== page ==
Mohammad AN, Elsamman MK, Zaghloul AM, Mohamed HH, Mohammed WI. Rifaximin plus cefotaxime versus cefotaxime alone in treatment of spontaneous bacterial peritonitis in patients with cirrhosis. Egypt J Intern Med [serial online] 2018 [cited 2018 Oct 15];30:154-9. Available from: http://www.esim.eg.net/text.asp?2018/30/3/154/242337




  Introduction Top


Spontaneous bacterial peritonitis (SBP) is a serious infection caused by bacteria in patients with cirrhosis and is associated with significant high mortality [1]. There are various clinical local and/or systemic signs for SBP, ranging from local abdominal features of peritoneal inflammation with or without manifestations of systemic inflammation (hypothermia or hyperthermia, tachycardia, tachypnea, change white blood cell count, and/or shock) to impaired renal function without explanation [2].

Small intestinal bacterial overgrowth has a significant role in the evolvement of SBP. Dysmotility of the small intestinal and bacterial overgrowth are frequent findings in hepatic patients with advanced liver cell failure and mostly contribute to increase in the number of enteric microorganisms reaching to the systemic circulation translocated from the intestinal wall [3],[4]. Patients with cirrhosis showed increased access of intestinal bacteria to the portal circulation and these translocated bacteria and resultant cytokines are less likely to be cleared by the liver because of impaired phagocytic function of reticuloendothelial cells and increased collateral blood flow. Patients with liver cirrhosis also have immunodeficiency [5], with impaired ability to clear the translocated bacteria.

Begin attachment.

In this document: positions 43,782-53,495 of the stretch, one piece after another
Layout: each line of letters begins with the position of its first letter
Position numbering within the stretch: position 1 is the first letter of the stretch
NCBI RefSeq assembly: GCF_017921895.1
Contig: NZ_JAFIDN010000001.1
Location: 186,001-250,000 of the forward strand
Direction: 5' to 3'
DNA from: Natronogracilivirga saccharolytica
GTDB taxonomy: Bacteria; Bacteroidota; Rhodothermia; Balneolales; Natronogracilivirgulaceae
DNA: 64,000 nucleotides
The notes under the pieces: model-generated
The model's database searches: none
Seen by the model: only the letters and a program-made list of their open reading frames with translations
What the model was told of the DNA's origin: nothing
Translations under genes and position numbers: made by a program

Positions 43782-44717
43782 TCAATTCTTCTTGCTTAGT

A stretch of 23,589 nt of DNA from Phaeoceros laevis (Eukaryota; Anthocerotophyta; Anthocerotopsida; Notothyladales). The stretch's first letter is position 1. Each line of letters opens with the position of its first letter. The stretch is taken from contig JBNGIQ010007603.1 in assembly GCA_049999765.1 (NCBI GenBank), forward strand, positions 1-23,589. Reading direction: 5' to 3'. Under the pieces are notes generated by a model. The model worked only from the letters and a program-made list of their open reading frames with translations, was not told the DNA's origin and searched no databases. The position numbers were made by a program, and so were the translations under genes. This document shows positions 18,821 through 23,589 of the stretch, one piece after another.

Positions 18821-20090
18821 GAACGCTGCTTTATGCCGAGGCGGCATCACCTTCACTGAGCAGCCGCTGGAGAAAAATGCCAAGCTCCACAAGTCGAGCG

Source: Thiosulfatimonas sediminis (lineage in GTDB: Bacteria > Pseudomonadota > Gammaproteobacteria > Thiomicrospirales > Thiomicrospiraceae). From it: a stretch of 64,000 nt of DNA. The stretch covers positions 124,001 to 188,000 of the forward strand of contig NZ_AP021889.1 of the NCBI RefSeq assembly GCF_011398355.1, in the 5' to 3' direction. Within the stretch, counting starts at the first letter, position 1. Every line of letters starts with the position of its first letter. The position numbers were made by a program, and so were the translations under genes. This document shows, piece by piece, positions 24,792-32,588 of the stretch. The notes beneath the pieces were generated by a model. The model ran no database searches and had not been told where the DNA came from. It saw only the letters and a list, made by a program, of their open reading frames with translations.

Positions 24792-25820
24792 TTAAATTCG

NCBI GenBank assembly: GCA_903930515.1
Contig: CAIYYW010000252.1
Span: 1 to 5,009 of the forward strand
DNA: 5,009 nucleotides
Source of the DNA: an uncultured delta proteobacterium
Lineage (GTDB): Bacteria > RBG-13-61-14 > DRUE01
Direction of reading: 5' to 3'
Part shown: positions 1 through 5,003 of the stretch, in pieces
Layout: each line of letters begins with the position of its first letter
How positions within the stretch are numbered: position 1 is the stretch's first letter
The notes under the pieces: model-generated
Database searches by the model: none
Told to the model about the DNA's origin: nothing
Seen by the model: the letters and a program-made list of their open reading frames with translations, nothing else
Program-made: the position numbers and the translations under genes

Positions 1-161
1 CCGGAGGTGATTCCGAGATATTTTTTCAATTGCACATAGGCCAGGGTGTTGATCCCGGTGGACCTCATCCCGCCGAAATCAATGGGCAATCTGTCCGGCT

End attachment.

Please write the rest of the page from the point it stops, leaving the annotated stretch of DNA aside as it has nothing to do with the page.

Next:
Cefotaxime, a third-generation cephalosporin, was considered to be the drug of choice in treatment of SBP with a dose of 4 g/day for at least 5 days; this dose achieves high ascitic fluid concentrations and covers most of the causative organisms [6]. Intestinal decontamination can also be achieved by norfloxacin which is used widely for prophylaxis of SBP, and this extensive long-term use leads to increased incidence of quinolone resistance and emergence of SBP caused by gram-positive organisms [7].

Compared with norfloxacin and other antibiotics, rifaximin is virtually unabsorbable, with minimal antimicrobial resistance and high safety profile in all patient populations [8]. If rifaximin-resistant fecal strains are observed, they disappear rapidly after stopping the antibiotic treatment [9]. Rifaximin-resistant organisms were reported to be weak with lower viability [10]. Moreover, rifaximin can promote the growth of beneficial gut bacteria; it actually does not change the overall composition of the gut flora, and the changes that occur are minimal [11],[12]. Intestinal decontamination with rifaximin is an attractive approach in the treatment of patients with cirrhosis with SBP.

The emergence of resistant bacteria creates challenges in SBP treatment. Therefore, new classes of antibiotics or antibiotic combination need to be developed.

The aim of the study was assessing the effect of adding rifaximin to cefotaxime in treatment of SBP compared with the use of cefotaxime alone.